6. I had a real problem with beetles on my apple trees last year- they’re still too young to bare (bear?) fruit, but the leaves were all munched up. The whole point of me getting these trees is because I’m allergic to pesticides so I’m on the hunt for a good all-natural solution. I did use watered down Dawn dish soap on the leaves to prevent curl and it worked wonderfully, even healed up some of the already curled leaves. I just gently wiped it on each leaf… time consuming, but effective! Keep us posted on what you use and how it works! 🙂

  7. As I was reading I got all agitated and almost yelled at the screen about the guineas until I read that you were going to try and lure them out there. 🙂

    1. Haha. They almost never do what I want them to do though, so we’ll see how the “luring” works!

  8. Love your farm blog! It’s inspiring and exactly what I want to do with my time when I move from suburbia…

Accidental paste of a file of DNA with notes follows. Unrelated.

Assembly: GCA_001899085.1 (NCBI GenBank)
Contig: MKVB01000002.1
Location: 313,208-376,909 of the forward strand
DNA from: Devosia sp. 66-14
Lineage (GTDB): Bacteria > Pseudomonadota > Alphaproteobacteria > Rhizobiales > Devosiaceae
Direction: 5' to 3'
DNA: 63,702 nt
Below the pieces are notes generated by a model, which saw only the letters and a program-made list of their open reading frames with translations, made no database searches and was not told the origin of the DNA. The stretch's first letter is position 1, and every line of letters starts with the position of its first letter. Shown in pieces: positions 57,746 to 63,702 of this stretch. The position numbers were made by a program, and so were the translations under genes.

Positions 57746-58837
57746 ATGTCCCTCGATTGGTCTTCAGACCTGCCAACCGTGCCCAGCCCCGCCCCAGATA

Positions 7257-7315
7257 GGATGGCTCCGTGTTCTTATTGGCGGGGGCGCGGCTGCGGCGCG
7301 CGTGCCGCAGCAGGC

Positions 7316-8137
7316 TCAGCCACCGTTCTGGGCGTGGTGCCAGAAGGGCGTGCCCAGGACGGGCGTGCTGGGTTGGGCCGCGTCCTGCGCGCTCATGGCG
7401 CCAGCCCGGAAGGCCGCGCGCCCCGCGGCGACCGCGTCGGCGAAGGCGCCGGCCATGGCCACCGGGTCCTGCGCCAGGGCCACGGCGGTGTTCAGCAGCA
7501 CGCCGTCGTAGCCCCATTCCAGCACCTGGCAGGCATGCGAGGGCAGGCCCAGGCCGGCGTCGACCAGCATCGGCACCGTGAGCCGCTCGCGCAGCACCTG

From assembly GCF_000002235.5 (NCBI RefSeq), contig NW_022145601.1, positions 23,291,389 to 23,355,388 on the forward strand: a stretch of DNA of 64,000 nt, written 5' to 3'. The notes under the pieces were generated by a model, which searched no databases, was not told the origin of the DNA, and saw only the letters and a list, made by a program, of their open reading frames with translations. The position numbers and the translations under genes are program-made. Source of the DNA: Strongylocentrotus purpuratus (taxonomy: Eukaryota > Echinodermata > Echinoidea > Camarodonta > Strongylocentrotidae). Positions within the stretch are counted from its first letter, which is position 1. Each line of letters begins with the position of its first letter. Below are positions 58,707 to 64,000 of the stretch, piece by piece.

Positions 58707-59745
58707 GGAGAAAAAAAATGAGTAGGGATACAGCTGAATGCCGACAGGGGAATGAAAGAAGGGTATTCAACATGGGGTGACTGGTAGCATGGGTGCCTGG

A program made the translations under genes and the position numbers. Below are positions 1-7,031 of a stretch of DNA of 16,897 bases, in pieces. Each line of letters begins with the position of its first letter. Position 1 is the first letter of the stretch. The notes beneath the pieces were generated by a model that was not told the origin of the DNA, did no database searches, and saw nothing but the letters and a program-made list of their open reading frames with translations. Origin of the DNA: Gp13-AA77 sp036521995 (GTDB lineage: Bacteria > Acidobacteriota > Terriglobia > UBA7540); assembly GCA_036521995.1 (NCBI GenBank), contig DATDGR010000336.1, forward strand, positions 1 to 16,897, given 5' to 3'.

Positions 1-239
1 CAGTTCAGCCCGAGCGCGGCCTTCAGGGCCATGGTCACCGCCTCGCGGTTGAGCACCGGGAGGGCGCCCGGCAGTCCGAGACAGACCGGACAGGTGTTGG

Keep up the hard work!

  9. Have you considered beneficial nematodes to get rid of the grubs that turn into beetles?

    1. No… I don’t think that was mentioned in the literature I was reading, but also possible that I didn’t really understand it (I’m going to go furiously google “nematodes” now…)

  10. What is that 5th picture (I had to re scroll and count!) with the eggs and the 2 hairy/plant root ball things in the planters? I’ve never seen such a thing before!

    1. Those are bundles of baby onions! I had their roots soaking in those dishes for an hour or two because they were pretty try when they came. My mom planted about 75 of them in one of my raised beds two weeks ago… we’ll see how they do.

  11. Try Milky Spore, it’s an all natural environmentally safe grub control (specifically for Japanese Beetles). Depending on which type you purchase, the simplest application is to apply it once a year in the spring for three years and then the spores naturally reproduce and exist in your soil preventing Japanese Beetles grubs from growing in the soil.

  12. I can’t be the only one who sang the title to this post as the Blink 182 song “All The Small Things”…right?!

    Love hearing all things farm.

  13. Is there a way to send you a picture? Found one of 2 day old chicks snuggling up under feather dusters hung just above them. Don’t know if it works but right down your DIY chick alley!

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I'm not interested in a mediocre life. I'm here to kick ass or die.